Metta Convention 2014 : Living Saints in Plain Clothes

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by Paduma Ang

During the Metta Convention held at Sri Lanka in June 2014, I had the opportunity to meet with many inspiring activists from India, America and Sri Lanka. There were two figures who I met that particularly struck a chord and left a deep impression.

“Every adversity is an opportunity.”

How does one survive being gang raped and beaten 17 times by 8 men at the tender age of 15? How does one live through 2 years of social isolation and ostracisation?

Besides her tenacity, conviction and passion, what really left me in awe was Dr Sunita’s compassion. When she was spoke about her experience with her perpetrators, there was no sense of malice of hatred.

Who is she?

Dr Sunitha Krishnan is an Indian social activist and chief functionary and co-founder of Prajwala or “eternal flame”, an institution that assists trafficked women and girls in finding shelter. A mental health professional, she has done extensive research and is essentially a field practitioner. She is making it possible for India’s government and citizens organizations to manage jointly a range of protective and rehabilitative services for children who have been trafficked for commercial sexual exploitation.

Did you know? The sex trafficking industry is the second most organised crime in the world right after drug trafficking. It is a 10 Billion dollar industry in the world today.

Dr Sunita speaking at the Metta Convention Inauguration Ceremory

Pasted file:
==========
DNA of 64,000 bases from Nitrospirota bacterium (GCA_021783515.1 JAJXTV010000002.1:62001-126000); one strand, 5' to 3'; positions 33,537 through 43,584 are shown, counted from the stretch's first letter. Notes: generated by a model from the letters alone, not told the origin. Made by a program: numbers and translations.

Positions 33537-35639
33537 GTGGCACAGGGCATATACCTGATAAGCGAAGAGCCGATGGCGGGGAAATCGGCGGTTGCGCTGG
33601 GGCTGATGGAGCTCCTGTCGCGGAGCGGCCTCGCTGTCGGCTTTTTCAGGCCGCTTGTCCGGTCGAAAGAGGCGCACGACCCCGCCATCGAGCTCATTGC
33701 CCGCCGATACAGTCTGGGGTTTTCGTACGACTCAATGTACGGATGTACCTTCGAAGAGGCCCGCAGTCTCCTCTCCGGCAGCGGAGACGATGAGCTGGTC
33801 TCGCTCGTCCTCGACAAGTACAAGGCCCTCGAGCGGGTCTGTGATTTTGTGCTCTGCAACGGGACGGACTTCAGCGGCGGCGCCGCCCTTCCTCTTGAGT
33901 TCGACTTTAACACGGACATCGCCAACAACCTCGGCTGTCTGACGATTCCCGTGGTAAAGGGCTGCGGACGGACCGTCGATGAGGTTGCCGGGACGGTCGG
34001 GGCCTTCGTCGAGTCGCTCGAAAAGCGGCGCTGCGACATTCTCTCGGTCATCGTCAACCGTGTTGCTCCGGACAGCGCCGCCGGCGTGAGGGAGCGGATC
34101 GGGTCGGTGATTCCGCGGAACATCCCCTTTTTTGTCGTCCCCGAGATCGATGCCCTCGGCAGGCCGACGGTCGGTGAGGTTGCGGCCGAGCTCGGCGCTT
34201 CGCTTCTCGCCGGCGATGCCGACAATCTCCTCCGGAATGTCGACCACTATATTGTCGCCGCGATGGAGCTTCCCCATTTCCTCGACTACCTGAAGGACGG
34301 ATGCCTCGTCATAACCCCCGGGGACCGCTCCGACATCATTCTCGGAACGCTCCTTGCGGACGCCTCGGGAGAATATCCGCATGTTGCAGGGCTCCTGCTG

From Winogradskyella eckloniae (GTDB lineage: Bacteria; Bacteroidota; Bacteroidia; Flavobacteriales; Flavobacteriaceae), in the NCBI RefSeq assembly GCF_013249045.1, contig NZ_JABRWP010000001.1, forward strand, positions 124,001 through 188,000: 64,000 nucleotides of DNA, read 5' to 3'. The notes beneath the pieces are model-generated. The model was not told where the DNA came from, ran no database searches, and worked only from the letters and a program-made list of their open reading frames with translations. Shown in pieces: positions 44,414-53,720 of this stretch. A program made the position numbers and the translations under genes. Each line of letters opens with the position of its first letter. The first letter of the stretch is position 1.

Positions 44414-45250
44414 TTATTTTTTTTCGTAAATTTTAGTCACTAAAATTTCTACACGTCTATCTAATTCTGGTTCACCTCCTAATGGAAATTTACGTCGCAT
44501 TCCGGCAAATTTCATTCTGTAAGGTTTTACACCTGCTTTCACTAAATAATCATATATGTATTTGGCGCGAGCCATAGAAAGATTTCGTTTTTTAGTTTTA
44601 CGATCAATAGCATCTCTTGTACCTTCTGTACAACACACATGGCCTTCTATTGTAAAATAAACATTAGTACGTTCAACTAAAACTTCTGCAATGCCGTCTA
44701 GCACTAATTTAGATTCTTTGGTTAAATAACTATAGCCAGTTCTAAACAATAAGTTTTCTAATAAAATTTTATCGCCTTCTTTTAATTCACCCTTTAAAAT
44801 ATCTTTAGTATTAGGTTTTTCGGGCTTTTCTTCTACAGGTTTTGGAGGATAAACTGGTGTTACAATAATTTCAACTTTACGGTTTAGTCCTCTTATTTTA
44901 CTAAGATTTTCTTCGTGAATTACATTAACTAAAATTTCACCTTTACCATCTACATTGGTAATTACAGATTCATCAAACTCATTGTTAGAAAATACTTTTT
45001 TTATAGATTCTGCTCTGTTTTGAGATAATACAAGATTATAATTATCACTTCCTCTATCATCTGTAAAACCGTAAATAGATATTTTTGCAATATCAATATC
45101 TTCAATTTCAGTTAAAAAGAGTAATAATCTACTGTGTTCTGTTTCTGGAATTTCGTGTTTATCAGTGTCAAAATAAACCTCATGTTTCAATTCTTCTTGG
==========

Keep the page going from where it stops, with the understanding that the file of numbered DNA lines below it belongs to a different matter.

Dr Sunita speaking at the Metta Convention Inauguration Ceremory


Dr. Krishnan works closely with the government to define anti-trafficking policy, and her recommendations for rehabilitating sex victims have been passed into state legislation. “I’m like the wonderful poison that the government cannot swallow, and also can’t spit out.” she said, referring to how she felt the government viewed her with regards to her work.

Besides a list of awards and accolades, she has also been recognized as 150 Fearless Women in the world by NEWSWEEK. After her speech at the convention, she was asked how she found the courage to stand up when she faced with oppression from bigger groups, such as the Mafia.

“Facing them (the Mafia in India) is straight forward. I face them head on and show them I am not afraid, and don’t back down. I have seen my teammates die in front of me…. I fight back. But they are not my biggest fear. Society – The attitude of society have towards these victims – that is the bigger mafia.”

“Not just care, but dare.”

The young girls Dr Sunitha Krishnan rescue everyday in India are forced to sleep with 40 – 50 men a day. The moment these girls (as young as 2 – 3 years old and sold to brothels, their life is about paying off their debt with their bodies. And if they protest and refuse, they get tortured and beaten.

“Dare to speak up when you think it’s not right. No change comes from others. In our silence, we are also criminals endorsing the isolation, stigma of the victims.” Dr Sunitha said.

Dr Sunitha Krishnn is a rare breed of individual. In my eyes, she is a bodhisattva, in her own ways.

If you would wish to support or find out more about Dr Sunita and her work, visit



Just one simple gesture

My first encounter with Dr A.T Ariyaratne was at Changi Airport in June 2013 when I went to receive him. He was our keynote speaker for the first Metta Convention in Singapore.